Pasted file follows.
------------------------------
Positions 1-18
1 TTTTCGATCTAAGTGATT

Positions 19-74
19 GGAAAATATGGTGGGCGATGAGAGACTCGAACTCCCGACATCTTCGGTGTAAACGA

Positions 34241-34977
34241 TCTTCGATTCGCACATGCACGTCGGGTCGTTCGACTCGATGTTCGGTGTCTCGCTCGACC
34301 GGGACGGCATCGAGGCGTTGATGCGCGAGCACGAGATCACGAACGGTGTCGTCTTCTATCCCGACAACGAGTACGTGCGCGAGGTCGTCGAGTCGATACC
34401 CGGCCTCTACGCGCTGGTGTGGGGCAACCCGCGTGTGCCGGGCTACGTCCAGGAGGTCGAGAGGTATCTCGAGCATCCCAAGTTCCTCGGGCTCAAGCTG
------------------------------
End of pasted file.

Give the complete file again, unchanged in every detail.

Positions 1-18
1 TTTTCGATCTAAGTGATT

Positions 19-74
19 GGAAAATATGGTGGGCGATGAGAGACTCGAACTCCCGACATCTTCGGTGTAAACGA

Positions 34241-34977
34241 TCTTCGATTCGCACATGCACGTCGGGTCGTTCGACTCGATGTTCGGTGTCTCGCTCGACC
34301 GGGACGGCATCGAGGCGTTGATGCGCGAGCACGAGATCACGAACGGTGTCGTCTTCTATCCCGACAACGAGTACGTGCGCGAGGTCGTCGAGTCGATACC
34401 CGGCCTCTACGCGCTGGTGTGGGGCAACCCGCGTGTGCCGGGCTACGTCCAGGAGGTCGAGAGGTATCTCGAGCATCCCAAGTTCCTCGGGCTCAAGCTG